Vaccines have done so much for the lives of kids. Some of the illnesses that they have prevented aren’t often fatal, but they all create misery, misery that our kids no longer have to deal with. I know that my kids will never be paralysed by polio, or be in danger of measles-related meningitis, or any other nasty disease that have now died out in most of the world.

Chicken pox is not on the NZ immunization programme. It’s not a lethal disease, it’s usually uncomplicated and passes in around seven days. But it spreads so easily, causes so much misery, and is easily stopped with a simple vaccine. I guess I can see why it’s not on the schedule – it’s an expense that we don’t see as essential.

It’s a disease we could beat though. Kids don’t need to suffer. I only knew that a vaccine existed because the US has it on their recommended schedule. It was never presented as even a paid option, and I think that needs to change. It’s an option that should be available for anyone that wants to take it, or at least anyone who can pay for it, since it’s not funded.

Anti-vaccine advocates really wind me up. How can you want to take the risk that your child might suffer or die, and that they (or you) might infect someone vulnerable. We can worry about things like autism (no link. At all) mostly because we have removed the diseases that were severely damaging or fatal. Worrying about ‘vaccine injury’ is specious when you compare it to ‘disease deaths’.

I wish I’d vaccinated my kids against chicken pox. It’s a childhood disease that doesn’t need to harm them.

Spanking My Kids

I don’t smack my kids. it’s just not something that I’m ok with, and the few times I’ve tried have been a disaster and haven’t solved anything. I have a couple of good kids who have been raised without smacking, so I know it’s possible. I’m pretty happy with the way that it’s all working out really.

What about other people smacking my kids? It happened this past week while I was away, and I’m not happy with it. I entrusted my kids to someone else, and maybe that act means that they are allowed to discipline them as they see fit. It just doesn’t sit right with me. They’re my kids, and I don’t like anyone laying a hand on them. She seems to have come home fine, and maybe I should leave it lie at that. It’s all very confusing.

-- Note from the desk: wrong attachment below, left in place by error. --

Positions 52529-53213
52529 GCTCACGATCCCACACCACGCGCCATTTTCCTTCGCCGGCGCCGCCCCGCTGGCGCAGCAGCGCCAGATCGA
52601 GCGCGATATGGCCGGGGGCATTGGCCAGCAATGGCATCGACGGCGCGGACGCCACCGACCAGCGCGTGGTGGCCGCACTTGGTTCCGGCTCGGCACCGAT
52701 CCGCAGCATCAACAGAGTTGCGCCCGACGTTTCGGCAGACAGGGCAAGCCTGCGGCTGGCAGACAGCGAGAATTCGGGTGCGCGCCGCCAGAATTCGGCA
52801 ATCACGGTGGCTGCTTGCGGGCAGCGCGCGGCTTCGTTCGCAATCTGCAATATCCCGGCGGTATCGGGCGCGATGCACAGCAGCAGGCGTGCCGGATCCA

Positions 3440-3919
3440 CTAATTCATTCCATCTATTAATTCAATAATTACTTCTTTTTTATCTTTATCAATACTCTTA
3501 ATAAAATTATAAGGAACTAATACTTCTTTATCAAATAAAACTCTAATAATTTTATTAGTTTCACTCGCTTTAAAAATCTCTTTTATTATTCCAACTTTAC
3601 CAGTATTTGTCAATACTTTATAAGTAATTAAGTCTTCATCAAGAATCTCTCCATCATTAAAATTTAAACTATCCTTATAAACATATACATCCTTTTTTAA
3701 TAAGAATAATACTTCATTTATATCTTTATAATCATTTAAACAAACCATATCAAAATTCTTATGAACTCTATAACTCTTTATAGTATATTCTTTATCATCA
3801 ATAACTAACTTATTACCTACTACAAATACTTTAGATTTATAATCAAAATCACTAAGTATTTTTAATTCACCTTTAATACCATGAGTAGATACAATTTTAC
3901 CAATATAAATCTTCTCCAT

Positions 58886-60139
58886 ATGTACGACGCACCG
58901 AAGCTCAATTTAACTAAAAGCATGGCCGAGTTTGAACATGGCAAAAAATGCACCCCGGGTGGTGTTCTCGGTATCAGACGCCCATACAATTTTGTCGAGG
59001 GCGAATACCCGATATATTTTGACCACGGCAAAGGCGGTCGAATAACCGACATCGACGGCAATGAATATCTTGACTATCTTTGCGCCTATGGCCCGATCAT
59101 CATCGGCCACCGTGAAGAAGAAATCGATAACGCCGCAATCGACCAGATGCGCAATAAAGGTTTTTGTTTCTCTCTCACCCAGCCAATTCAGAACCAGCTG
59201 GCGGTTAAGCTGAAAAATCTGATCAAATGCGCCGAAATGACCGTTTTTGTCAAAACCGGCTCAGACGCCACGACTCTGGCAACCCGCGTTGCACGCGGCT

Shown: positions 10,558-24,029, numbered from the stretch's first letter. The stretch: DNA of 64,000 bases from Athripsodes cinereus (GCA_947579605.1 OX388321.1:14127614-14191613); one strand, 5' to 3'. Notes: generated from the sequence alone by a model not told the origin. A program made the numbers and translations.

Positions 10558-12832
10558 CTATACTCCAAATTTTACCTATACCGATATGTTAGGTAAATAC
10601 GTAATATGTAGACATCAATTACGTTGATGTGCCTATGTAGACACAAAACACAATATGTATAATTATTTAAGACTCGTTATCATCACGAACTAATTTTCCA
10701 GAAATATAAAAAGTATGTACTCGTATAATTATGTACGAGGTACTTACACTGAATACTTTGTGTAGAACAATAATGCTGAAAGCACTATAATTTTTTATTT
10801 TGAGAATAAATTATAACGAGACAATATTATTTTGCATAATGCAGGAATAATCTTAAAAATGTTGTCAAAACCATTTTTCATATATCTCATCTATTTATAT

Christmas happened, then I was away for a while, but I’m back to posting for the new year now.

My Corsets

It’s something I do every day now. Most women put a bra on without thinking, and that’s that. I put a corset on and I’m suddenly silly, or crazy, or something.

It took me a long while to find one that fitted right, and I probably looked a bit odd while I tried others on. That’s ok, I’ve found the right one now, and I have a pretty normal looking silhouette. So that’s one set of questions and explanations down.

I get all sorts of less-than-supportive comments, the most common being ‘why are you wearing that?’ It was only a couple of generations ago that it was completely normal, but these days it’s deviant, and no-one likes someone who’s different.

It doesn’t restrict my breathing, and it doesn’t restrict my movement much, except that I have to bend in a specific way if I want to get something off the floor. It’s comfortable, I have much less back pain, and I am happy to have changed over from a bra. I can eat as much as I like – I run out of appetite before I run out of space under the corset.

This is my normal, and I’m happy with it. Some people have been very good about it, not even commenting on it or saying nice things. But so many people are doubtful or outright opposed. I guess to them I want to say “I don’t judge your bra and knickers, so leave my foundation garments alone!”